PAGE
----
Iran insists its uranium enrichment program is just for peaceful purposes—and now it is poised to start making a lot more of it. Tehran plans on mounting as many as 3,132 new-generation, IR-2m centrifuges; the machines are capable of enriching uranium five times faster than its current equipment, reports the AP. Iran informed the International Atomic Energy Agency of its upgrade plans last week, and yesterday the IAEA informed its 35-nation board. Iran already has more than 10,000 centrifuges at its main enrichment plant in Natanz, 140 southeast of Tehran, but they are unable to enrich past 4%. Another facility in Fordo can enrich up to 20%; that material can be turned into weapons-grade uranium (levels of more than 90%) much more quickly.
(Reuters) – Iran has denied media reports of a major explosion at one of its most sensitive uranium enrichment sites, describing them as Western propaganda designed to influence upcoming nuclear negotiations.
Reuters has been unable to verify reports since Friday of an explosion early last week at the underground Fordow bunker, near the religious city of Qom, that some Israeli and Western media have said caused significant damage.
“The false news of an explosion at Fordow is Western propaganda ahead of nuclear negotiations to influence their process and outcome,” state news agency IRNA quoted the deputy head of Iran’s Atomic Energy Organisation, Saeed Shamseddin Bar Broudi, as saying late on Sunday.
Iran’s ISNA news agency quoted military commander Massoud Jazayeri as saying: “I deny an explosion at the Fordow site.”
In late 2011 the plant at Fordow began producing uranium enriched to 20 percent fissile purity, compared with the 3.5 percent level needed for nuclear energy plants. Several U.N. Security Council resolutions have ordered Iran to suspend all uranium enrichment.
Speculation of an explosion at Fordow followed an Iranian news agency report that global powers and Tehran could resume talks on Iran’s disputed nuclear program on Monday and Tuesday. The European Union, the lead negotiator on the nuclear talks, said there was no such agreement.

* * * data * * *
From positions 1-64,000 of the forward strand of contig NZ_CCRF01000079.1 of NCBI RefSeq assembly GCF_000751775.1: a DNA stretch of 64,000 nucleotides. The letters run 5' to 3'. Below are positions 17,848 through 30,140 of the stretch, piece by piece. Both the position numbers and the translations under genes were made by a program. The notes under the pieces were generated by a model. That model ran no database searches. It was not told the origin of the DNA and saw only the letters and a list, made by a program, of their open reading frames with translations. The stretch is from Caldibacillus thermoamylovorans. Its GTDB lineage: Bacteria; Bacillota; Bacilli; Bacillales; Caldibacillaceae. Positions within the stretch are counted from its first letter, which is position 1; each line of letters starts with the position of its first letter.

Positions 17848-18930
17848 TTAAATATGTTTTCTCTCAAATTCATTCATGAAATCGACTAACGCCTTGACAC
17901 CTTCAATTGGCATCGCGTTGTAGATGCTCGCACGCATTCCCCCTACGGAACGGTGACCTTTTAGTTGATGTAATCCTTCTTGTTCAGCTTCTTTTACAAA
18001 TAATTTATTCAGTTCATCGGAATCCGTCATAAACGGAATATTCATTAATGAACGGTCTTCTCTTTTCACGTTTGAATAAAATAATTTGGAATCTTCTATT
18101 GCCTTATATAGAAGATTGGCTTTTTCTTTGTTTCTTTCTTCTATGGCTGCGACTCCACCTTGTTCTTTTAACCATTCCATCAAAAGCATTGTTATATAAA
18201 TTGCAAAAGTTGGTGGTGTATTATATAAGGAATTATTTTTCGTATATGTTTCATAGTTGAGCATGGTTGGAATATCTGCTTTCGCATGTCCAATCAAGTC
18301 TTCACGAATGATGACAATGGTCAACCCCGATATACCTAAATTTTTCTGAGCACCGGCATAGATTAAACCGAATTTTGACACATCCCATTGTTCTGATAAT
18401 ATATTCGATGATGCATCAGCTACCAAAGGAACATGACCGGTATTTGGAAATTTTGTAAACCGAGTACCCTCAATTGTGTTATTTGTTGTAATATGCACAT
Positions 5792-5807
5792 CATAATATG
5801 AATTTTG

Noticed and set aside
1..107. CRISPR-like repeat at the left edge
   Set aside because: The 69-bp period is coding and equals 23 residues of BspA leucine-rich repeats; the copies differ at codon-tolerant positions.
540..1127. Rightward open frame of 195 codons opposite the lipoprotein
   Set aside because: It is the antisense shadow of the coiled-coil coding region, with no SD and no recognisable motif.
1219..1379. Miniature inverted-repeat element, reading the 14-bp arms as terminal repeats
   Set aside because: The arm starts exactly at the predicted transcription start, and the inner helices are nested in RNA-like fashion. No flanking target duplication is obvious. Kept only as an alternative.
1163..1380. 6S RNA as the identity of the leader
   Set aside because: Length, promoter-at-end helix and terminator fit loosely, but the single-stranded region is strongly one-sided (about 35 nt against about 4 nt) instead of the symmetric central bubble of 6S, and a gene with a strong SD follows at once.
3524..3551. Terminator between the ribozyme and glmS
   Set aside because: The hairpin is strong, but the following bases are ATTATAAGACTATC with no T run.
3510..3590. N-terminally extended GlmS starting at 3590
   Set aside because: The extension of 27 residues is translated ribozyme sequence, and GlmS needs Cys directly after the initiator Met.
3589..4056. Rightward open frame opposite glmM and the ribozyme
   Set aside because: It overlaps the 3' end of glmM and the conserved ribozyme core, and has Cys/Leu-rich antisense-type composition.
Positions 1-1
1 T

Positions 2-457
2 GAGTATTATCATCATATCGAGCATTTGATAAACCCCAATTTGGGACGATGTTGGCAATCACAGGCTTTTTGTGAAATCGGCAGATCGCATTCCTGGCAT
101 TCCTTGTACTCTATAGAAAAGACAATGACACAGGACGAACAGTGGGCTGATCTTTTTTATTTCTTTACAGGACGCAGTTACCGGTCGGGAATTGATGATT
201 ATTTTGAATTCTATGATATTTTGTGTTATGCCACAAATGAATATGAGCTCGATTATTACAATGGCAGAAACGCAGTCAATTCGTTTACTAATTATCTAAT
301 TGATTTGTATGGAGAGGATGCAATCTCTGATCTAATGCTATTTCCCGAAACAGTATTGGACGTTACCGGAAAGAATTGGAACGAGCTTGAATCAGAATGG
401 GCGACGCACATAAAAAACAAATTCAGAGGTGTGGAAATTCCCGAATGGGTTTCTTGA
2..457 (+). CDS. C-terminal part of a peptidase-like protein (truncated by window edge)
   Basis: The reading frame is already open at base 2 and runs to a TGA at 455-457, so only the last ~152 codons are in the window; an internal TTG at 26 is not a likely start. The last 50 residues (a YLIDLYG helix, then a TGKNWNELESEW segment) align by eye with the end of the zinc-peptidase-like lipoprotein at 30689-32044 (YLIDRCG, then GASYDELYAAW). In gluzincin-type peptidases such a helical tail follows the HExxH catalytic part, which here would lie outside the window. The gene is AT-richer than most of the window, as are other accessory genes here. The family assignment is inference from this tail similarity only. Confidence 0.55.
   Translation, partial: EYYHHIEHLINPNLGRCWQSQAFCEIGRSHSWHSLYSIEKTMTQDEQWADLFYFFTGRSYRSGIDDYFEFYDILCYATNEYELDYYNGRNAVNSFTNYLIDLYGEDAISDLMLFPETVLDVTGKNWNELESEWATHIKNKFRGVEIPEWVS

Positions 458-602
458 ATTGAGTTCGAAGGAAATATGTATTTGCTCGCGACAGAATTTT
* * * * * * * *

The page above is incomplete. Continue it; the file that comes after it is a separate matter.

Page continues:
Diplomats in Vienna, where the United Nations’ nuclear agency is based, said on Monday they had no knowledge of any incident at Fordow but were looking into the reports. One Western diplomat said he did not believe them to be correct.
The U.N. International Atomic Energy Agency (IAEA), which regularly inspects Iranian nuclear sites including Fordow, had no immediate comment.
Iran has accused Israel and the United States of trying to sabotage its nuclear program, which the West suspects hides an attempt to develop atom bomb capability. The Islamic republic says its atomic program is entirely peaceful.
“BEHAVING LIKE CHILDREN”
Tehran has accused Israel and the United States of being behind cyber attacks on its nuclear program and the assassination of its nuclear scientists.
Washington has denied any role in the killings, while Israel has declined to comment. No government has taken responsibility for the Stuxnet computer virus that destroyed centrifuges at Iran’s Natanz uranium enrichment facility in 2010, but it has been widely reported to have been a U.S.-Israeli project.
Israel, believed to be the Middle East’s only nuclear-armed state, has hinted at possible military action against Iran if sanctions and diplomacy fail to resolve the decade-old dispute.
Israeli Civil Defence Minister Avi Dichter told Israel’s Army Radio he could not say anything about the reported Fordow blast “beyond what I heard in the media.”
He added: “Any explosion in Iran which does not harm people but, rather, harms assets, is a blessing.”
Western governments say the higher-grade enrichment at Fordow is a significant step towards weapons-grade material, even though it is below the 90 percent level required for nuclear bombs.
The Islamic state says it is producing 20 percent uranium to make fuel for a research reactor in Tehran that produces medical isotopes.
Wrangling over dates and location have delayed resumption of talks between global powers and Iran, but Russian Foreign Minister Sergei Lavrov said on Monday both sides should “stop behaving like little children” and start work.